Paramedic-delivered teleconsultations: A scoping review


medical control
clinical support
peer support

How to Cite

Armour R, Helmer J. Paramedic-delivered teleconsultations: A scoping review . Australasian Journal of Paramedicine [Internet]. 2021Feb.23 [cited 2023Mar.26];18. Available from:



Progression in the field of paramedicine has resulted in the development of novel roles within the profession, including the role of advanced paramedics providing teleconsultations for frontline paramedics. Little is known about the experience of paramedics providing or receiving teleconsultations. This scoping review aimed to investigate paramedic perceptions of physician and paramedic-delivered teleconsultations.


A scoping review of MEDLINE, CINAHL and EBM Reviews as well as paramedic-specific journals and the grey literature was conducted. Articles were included if they examined advanced paramedics, paramedics, emergency ambulance crew or emergency medical technicians receiving teleconsultations, or physicians and advanced paramedics providing teleconsultations.


A total of 7461 unique citations were identified. Two citations were ultimately included in the review. One study examined the delivery of teleconsultations by advanced paramedics and one by physicians, both from the perspective of paramedics. Paramedics delivering teleconsultations generally considered the experience to be positive, while those receiving paramedic-delivered teleconsultations felt the level of advice was appropriate and assisted in expanding their own knowledge base. Paramedics receiving physician-delivered teleconsultations reported variable understanding of the unique challenges of out-of-hospital care and tension in the relationship between paramedics and physicians.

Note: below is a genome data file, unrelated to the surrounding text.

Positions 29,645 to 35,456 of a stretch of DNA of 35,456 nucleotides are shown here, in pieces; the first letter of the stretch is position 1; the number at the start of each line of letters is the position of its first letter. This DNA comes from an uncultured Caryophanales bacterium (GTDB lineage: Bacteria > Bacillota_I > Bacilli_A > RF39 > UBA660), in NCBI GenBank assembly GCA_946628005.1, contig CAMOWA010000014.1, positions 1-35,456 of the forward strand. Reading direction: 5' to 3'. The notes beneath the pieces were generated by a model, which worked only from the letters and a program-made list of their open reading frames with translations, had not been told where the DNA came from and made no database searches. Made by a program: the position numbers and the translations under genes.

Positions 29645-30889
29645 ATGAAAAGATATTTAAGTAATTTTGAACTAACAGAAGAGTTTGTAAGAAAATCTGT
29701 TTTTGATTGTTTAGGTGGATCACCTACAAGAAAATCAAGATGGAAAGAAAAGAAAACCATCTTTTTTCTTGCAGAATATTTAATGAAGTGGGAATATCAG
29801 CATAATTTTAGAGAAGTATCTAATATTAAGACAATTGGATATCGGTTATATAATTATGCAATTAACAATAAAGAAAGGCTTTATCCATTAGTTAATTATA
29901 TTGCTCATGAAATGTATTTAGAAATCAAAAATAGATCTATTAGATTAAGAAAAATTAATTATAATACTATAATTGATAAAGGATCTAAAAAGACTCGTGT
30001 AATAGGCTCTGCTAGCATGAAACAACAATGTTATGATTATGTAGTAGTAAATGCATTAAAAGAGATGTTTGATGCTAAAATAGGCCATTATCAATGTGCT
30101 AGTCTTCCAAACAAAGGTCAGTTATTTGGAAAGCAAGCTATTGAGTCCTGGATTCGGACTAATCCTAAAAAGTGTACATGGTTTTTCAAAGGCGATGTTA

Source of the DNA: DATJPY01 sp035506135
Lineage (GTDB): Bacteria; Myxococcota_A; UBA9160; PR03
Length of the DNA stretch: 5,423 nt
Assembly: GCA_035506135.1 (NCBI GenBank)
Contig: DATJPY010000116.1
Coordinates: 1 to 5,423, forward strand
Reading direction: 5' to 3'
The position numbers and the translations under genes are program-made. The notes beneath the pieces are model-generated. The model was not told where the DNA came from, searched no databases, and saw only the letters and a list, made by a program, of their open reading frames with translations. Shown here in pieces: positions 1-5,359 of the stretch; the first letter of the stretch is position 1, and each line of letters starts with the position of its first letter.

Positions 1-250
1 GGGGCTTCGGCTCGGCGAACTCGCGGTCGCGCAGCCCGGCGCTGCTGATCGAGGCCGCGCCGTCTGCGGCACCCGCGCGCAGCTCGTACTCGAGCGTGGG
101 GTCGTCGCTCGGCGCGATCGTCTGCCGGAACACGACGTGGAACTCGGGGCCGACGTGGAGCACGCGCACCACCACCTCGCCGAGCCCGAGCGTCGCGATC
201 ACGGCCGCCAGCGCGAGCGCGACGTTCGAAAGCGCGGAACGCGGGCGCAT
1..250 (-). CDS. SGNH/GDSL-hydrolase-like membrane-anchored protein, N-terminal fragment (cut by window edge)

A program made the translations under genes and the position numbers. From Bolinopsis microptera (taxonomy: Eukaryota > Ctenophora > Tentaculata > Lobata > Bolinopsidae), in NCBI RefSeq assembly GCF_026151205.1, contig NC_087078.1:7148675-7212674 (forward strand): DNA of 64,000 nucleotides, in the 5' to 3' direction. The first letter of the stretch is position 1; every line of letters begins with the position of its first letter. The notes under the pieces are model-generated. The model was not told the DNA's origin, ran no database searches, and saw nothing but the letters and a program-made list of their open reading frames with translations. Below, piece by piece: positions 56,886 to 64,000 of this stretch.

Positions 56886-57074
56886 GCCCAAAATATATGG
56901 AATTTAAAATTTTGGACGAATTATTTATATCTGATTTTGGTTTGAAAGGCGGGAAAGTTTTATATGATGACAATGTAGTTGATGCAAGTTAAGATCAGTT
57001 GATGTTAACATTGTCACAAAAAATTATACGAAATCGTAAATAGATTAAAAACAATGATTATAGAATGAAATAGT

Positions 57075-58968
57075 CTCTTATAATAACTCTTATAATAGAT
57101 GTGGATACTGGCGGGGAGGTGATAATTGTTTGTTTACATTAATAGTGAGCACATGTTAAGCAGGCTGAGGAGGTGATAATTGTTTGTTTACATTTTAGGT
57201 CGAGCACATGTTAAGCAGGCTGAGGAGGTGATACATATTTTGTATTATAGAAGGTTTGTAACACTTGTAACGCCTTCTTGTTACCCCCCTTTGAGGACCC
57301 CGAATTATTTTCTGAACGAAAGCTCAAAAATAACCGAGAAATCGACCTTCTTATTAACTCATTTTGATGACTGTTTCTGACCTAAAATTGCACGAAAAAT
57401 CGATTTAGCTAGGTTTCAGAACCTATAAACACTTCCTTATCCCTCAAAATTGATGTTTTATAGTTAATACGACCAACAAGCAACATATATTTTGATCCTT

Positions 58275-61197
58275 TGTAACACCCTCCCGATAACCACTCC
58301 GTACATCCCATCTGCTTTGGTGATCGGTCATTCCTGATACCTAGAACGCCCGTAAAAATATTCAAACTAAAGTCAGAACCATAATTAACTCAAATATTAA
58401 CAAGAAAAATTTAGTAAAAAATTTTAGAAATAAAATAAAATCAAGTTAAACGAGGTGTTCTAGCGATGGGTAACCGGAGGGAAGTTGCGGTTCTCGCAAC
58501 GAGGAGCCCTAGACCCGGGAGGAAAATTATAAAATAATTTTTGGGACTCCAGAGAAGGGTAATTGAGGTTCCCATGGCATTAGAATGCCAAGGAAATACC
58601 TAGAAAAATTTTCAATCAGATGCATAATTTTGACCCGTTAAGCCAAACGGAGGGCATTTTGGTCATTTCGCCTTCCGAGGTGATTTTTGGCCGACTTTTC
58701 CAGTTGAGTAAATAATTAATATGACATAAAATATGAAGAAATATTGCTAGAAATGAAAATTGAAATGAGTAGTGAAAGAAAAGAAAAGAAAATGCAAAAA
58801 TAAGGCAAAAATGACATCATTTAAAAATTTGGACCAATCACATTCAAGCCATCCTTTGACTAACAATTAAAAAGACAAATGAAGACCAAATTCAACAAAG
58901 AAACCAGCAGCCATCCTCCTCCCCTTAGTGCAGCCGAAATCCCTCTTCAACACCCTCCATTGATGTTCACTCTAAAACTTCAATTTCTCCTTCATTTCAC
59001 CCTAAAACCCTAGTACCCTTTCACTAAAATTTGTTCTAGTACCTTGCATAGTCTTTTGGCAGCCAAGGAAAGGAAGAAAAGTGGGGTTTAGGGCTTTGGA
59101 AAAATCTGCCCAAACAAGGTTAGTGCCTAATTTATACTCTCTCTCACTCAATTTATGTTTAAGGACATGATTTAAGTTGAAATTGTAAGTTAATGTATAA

Little literature was identified examining the perceptions of paramedics delivering or receiving physician-delivered or paramedic-delivered teleconsultations. Given the continuing expansion of teleconsultation programs for out-of-hospital staff, this represents a significantly understudied area.


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